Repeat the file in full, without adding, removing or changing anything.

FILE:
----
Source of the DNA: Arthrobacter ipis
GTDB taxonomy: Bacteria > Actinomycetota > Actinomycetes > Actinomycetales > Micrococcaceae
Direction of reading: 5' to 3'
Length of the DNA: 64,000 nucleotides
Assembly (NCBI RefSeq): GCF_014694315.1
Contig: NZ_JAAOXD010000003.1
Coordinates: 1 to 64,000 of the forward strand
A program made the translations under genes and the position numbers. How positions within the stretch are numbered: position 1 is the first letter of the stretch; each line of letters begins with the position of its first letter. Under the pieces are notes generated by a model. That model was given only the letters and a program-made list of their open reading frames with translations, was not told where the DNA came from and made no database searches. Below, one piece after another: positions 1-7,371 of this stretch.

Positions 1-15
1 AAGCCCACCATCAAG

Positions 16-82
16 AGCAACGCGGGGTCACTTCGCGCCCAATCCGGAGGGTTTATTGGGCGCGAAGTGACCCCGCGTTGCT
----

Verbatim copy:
Source of the DNA: Arthrobacter ipis
GTDB taxonomy: Bacteria > Actinomycetota > Actinomycetes > Actinomycetales > Micrococcaceae
Direction of reading: 5' to 3'
Length of the DNA: 64,000 nucleotides
Assembly (NCBI RefSeq): GCF_014694315.1
Contig: NZ_JAAOXD010000003.1
Coordinates: 1 to 64,000 of the forward strand
A program made the translations under genes and the position numbers. How positions within the stretch are numbered: position 1 is the first letter of the stretch; each line of letters begins with the position of its first letter. Under the pieces are notes generated by a model. That model was given only the letters and a program-made list of their open reading frames with translations, was not told where the DNA came from and made no database searches. Below, one piece after another: positions 1-7,371 of this stretch.

Positions 1-15
1 AAGCCCACCATCAAG

Positions 16-82
16 AGCAACGCGGGGTCACTTCGCGCCCAATCCGGAGGGTTTATTGGGCGCGAAGTGACCCCGCGTTGCT